Jamal bin Hassan Al-Moosawi, Secretary-General of the National Museum, said: Preserving the Syrian heritage under the current exceptional circumstances constitutes an urgent necessity that should not be postponed because of the important role that the cultural factor plays in social reconstruction and sensing the identity. This ancient heritage is a civilisational heritage that belongs to all of humanity, transcending the borders of Syria because of its exceptional historical, artistic, aesthetic and significance dimensions.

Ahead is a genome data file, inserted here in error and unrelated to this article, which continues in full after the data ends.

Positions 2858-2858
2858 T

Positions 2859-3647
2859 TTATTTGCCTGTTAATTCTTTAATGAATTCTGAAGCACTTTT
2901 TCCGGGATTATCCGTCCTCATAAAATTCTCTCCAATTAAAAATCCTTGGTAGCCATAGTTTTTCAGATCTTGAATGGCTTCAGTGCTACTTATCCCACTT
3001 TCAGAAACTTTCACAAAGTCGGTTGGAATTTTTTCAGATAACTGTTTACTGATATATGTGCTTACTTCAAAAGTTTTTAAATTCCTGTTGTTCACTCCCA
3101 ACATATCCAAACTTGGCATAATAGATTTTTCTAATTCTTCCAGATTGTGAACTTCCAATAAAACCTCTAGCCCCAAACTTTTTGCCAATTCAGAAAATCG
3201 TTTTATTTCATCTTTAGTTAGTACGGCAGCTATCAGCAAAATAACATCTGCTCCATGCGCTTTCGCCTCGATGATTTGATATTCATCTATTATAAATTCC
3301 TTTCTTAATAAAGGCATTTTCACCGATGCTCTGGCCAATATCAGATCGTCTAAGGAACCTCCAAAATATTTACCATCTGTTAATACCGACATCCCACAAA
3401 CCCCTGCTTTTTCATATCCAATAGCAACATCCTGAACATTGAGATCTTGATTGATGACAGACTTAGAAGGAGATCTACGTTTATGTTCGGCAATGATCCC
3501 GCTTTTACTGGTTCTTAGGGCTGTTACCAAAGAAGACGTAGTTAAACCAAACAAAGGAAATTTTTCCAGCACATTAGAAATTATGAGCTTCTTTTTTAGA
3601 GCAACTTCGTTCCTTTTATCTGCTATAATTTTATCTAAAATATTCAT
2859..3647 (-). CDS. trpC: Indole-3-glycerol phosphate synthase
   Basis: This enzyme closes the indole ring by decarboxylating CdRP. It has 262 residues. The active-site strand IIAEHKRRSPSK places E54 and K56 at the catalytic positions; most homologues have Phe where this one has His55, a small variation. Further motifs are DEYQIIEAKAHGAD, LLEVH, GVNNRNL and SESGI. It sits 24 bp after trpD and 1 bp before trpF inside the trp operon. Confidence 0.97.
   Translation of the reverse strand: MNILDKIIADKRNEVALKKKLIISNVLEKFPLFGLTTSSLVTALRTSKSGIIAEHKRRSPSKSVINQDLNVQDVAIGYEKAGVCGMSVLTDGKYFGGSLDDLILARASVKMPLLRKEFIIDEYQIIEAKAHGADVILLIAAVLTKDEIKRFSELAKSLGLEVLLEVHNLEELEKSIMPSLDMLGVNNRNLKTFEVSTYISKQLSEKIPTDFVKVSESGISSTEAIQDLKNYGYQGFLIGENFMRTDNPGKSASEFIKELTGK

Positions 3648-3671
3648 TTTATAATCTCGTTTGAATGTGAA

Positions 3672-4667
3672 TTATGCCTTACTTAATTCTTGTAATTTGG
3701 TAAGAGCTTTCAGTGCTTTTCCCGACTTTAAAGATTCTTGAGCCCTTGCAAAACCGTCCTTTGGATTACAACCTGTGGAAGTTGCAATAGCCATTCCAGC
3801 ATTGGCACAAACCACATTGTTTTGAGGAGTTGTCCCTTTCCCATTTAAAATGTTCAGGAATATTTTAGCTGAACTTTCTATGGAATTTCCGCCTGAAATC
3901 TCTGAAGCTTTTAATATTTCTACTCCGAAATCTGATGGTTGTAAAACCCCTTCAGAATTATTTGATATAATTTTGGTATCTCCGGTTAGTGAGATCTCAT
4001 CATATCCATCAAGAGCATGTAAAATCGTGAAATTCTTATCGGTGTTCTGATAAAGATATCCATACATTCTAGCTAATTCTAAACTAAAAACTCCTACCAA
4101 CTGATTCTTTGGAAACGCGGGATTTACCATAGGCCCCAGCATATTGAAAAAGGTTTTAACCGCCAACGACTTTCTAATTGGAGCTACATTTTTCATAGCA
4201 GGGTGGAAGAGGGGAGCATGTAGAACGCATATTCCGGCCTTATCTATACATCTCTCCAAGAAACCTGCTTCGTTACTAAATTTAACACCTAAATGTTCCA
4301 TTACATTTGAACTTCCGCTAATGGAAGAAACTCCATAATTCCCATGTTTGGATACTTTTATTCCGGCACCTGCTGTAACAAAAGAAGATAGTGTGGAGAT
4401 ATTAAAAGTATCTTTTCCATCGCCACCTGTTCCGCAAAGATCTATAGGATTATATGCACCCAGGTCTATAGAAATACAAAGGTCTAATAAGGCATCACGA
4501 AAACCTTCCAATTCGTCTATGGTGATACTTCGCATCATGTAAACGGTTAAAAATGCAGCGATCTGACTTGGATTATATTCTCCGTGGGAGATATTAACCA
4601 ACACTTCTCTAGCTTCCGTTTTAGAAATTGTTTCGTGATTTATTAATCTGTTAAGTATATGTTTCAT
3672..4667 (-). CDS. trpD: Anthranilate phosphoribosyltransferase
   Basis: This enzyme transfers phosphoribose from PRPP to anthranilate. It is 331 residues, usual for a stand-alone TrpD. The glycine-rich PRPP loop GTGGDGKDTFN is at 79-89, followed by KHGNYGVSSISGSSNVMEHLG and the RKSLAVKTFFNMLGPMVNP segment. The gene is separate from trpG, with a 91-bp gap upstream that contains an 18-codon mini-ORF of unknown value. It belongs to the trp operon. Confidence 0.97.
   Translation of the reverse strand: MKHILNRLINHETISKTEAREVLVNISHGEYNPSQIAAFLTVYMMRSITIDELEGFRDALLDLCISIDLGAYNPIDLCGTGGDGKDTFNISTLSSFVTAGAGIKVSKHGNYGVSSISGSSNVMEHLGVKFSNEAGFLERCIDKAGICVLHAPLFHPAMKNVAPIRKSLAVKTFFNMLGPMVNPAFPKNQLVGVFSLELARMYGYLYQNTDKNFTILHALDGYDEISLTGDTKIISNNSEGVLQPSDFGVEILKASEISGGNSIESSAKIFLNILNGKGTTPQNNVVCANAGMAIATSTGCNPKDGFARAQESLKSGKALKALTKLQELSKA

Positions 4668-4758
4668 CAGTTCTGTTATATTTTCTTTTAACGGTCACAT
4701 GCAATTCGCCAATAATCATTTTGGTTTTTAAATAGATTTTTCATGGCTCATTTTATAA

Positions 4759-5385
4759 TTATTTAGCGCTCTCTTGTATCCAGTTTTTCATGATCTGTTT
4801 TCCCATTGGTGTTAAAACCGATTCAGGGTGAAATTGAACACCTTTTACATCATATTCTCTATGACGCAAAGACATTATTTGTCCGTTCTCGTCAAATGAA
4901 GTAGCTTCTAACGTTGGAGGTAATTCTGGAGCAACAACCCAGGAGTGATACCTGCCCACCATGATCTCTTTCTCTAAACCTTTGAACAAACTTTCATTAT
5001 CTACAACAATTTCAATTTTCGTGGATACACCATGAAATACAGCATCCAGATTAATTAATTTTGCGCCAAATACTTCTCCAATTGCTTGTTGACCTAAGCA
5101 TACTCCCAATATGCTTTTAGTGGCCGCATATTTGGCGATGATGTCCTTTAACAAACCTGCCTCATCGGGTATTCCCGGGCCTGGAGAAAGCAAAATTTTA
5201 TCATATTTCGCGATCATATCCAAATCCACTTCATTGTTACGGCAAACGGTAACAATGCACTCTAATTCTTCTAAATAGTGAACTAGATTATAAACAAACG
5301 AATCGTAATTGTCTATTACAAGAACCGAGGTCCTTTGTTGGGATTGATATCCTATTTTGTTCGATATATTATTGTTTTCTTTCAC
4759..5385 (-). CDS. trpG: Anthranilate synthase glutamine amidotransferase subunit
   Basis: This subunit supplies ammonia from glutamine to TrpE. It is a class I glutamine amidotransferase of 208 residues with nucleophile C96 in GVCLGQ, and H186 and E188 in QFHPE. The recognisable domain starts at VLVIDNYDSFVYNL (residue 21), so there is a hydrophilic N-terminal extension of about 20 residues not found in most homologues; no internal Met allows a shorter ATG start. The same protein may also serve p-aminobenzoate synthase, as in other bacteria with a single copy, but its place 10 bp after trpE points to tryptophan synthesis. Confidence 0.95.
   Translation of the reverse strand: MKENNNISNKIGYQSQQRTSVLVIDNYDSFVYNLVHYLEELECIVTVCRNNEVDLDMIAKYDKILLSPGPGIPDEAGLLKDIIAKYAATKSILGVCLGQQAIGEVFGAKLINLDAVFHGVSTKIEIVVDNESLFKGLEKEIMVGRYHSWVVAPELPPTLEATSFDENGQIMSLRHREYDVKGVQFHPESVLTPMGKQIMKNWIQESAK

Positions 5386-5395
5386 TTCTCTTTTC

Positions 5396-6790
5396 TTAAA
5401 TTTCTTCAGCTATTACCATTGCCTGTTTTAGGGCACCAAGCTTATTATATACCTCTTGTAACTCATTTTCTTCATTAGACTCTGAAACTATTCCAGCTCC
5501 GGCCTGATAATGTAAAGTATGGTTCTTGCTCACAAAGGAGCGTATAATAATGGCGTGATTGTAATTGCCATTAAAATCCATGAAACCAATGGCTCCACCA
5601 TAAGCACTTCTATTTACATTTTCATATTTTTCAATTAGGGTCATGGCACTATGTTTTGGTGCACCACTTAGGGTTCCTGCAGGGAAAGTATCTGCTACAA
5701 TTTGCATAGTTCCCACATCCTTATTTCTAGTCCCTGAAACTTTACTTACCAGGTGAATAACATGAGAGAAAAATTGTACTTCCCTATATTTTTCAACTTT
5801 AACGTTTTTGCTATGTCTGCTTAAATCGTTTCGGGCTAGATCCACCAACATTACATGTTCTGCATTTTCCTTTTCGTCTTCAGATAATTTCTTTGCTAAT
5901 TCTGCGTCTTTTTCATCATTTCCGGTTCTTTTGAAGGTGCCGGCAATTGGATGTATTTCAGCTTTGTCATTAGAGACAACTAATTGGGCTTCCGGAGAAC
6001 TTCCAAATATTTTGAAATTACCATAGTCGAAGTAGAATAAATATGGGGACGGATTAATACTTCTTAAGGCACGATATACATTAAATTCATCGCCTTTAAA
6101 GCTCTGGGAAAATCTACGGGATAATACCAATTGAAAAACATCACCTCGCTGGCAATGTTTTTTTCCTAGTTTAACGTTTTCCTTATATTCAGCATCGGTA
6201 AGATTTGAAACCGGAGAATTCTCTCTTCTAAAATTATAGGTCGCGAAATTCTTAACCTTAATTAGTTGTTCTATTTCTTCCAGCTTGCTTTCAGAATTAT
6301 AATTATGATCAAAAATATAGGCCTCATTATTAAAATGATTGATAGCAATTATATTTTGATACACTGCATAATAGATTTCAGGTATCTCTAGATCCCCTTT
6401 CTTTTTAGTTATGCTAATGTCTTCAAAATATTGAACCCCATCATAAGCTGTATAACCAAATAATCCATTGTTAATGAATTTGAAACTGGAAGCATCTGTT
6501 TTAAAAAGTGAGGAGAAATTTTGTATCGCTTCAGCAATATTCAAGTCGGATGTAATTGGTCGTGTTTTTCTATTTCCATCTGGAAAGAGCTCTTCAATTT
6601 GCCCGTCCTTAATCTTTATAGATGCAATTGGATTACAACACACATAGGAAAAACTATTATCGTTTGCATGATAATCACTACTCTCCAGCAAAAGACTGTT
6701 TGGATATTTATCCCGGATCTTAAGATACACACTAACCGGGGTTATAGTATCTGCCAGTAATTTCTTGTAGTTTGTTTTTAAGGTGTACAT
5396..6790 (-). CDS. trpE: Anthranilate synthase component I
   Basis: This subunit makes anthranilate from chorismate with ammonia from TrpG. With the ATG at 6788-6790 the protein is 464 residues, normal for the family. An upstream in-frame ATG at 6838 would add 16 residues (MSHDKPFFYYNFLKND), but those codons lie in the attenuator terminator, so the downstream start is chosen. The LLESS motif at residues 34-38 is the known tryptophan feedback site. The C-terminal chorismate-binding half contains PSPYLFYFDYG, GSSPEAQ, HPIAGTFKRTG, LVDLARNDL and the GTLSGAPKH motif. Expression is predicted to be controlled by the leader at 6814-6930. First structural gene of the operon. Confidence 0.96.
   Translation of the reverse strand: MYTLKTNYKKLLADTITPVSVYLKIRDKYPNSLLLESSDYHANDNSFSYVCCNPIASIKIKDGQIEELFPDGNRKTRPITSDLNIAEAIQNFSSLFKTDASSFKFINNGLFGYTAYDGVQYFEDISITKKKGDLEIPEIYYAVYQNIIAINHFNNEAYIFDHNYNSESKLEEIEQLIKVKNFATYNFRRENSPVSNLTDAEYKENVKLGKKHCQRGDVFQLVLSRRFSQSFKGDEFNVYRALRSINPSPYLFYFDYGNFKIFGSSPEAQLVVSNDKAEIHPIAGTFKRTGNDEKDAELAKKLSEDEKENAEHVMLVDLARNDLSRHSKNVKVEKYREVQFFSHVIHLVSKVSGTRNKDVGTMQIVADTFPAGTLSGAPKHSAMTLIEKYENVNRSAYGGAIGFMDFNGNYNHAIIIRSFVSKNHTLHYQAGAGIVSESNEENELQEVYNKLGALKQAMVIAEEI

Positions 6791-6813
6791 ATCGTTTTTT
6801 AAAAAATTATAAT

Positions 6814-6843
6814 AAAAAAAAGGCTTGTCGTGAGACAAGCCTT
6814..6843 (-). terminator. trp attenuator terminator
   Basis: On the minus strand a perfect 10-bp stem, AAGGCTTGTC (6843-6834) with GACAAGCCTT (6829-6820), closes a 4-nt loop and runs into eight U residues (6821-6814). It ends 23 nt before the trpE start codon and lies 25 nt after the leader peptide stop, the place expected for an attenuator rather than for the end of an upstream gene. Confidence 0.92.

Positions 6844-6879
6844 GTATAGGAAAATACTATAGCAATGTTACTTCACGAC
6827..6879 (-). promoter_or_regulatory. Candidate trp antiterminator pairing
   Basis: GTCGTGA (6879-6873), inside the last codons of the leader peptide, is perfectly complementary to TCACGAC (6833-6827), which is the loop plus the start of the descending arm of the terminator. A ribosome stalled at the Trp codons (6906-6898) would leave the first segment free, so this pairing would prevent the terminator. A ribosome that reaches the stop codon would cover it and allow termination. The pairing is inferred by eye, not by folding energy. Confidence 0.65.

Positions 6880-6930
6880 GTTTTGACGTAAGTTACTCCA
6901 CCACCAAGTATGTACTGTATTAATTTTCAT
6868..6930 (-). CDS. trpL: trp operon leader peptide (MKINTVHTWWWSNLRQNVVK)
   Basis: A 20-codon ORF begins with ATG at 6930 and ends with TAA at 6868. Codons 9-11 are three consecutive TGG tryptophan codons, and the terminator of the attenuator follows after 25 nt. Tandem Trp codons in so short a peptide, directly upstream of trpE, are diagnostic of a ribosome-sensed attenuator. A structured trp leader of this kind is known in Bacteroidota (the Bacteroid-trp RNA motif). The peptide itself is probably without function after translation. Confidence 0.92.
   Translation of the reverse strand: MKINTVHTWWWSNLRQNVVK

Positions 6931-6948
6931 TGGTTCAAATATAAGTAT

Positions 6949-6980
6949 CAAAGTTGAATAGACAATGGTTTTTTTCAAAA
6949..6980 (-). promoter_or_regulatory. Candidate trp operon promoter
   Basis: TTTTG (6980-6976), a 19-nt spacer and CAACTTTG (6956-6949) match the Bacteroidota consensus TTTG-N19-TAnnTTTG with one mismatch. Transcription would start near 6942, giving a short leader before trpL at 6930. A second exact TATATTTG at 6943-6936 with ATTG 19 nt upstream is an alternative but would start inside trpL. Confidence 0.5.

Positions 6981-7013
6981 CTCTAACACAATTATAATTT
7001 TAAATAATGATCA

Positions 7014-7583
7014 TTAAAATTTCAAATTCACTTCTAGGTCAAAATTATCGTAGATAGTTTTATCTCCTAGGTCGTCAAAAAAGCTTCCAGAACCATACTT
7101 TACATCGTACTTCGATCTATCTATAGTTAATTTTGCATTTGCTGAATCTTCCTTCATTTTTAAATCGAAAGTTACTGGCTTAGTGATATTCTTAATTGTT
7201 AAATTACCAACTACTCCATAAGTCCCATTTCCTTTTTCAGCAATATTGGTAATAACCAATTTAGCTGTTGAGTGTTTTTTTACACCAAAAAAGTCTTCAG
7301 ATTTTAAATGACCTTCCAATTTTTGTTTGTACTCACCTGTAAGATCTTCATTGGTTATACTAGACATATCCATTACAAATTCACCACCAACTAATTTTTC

Jamal al-Moosawi added:” Within the framework of international cooperation and preservation of tangible heritage, and based on the agreement concluded in (2019 CE) on a temporary loan of museum artefacts from the General Directorate of Antiquities and Museums in Damascus, which were damaged during the period of the Syrian crisis for the purposes of preservation, and from the end of the year (2020) until the middle of the year (2021), (201) museum pieces were received in two batches, most notably the unique Palmyrene sculptures, in addition to artefacts dating back to the Paleolithic period - pre-pottery A, the Bronze Age, the Umayyad Caliphate period, the Ayyubid period, the Mamluk period, and the Ottoman period. In the first half of the year (2020), (9) Palmyra statues was preserved. Then in the first quarter of (2022), the Conservation and Preservation team at the National Museum completed the restoration of (195) pieces of Syrian artefacts and the (9) Palmayrene statues. As the artefacts gone through a number of stages in the conservation and preservation process, starting with sterilization, documentation and photography, and ending with restoration operations, finally, the team’s efforts were crowned with success.